US court of appeals vacates conviction of Palestinian activist
Feb 26, 2016 03:47 AM EST
On Thursday, US court of appeals vacated the conviction of a Palestinian activist accused of immigration fraud. Rasmieh Yousef Odeh, 68, failed to tell US authorities that she had been imprisoned in Israel for a supermarket bombing in 1969.
The Palestinian activist said, because of the severe torture by the Israeli military, including electric shocks and rape, she was forced to confess in the 1969 bombing which killed two people. The Guardian reported that sixth circuit US appeals court opinion said a lower court should have allowed expert testimony that Odeh was suffering from post-traumatic disorder or PTSD due to torture in Israel's detention facility. The opinion also states that Rasmieh did not know her statements to immigration authorities were false.
The US court of appeals said the lower court erred by excluding the testimony. Organizations who support Palestine held a campaign on Wednesday to put pressure on the appellate court to acquit Rasmieh, says The Jerusalem Post.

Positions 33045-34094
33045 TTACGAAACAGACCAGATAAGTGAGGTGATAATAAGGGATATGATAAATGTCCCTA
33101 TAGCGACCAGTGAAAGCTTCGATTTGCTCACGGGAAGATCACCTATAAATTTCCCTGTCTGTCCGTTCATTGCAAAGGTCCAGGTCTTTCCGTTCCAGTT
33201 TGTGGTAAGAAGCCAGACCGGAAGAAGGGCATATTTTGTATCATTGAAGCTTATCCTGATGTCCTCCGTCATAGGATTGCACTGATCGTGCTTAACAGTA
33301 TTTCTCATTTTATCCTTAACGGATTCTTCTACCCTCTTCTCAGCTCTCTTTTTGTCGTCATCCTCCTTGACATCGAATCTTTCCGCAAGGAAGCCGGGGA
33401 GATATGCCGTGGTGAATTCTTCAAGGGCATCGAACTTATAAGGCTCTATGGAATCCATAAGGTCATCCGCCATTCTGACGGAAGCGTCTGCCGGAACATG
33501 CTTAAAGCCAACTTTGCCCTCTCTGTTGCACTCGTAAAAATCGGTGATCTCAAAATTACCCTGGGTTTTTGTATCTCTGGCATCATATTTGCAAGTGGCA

A Detroit Federal jury convicted Rasmieh of not revealing her life imprisonment in Israel in November 2014. In March, she was also sentenced to prison for 18 months out of a potential maximum 10 years. Her US citizenship was even cancelled and she might be deported to Jordan.
According to Detroit Free Press, a new trial might come since the case was sent back to the US District Court. However, the justice has to make a decision on whether to consider the testimony of medical experts or a psychologist. Hatem Abudayyeh, an activist with the Arab American Action Network in Chicago, said their group gives full support to Rasmieh and hopes that the judge changes his mind.
An Israeli military court convicted Rasmieh in 1970 of bombing a supermarket which killed Hebrew University students and roommates, Edward Joffe, 22, and Leon "Arie" Kanner, 21 at SuperSol supermarket in Jerusalem. She served 10 years of that sentence.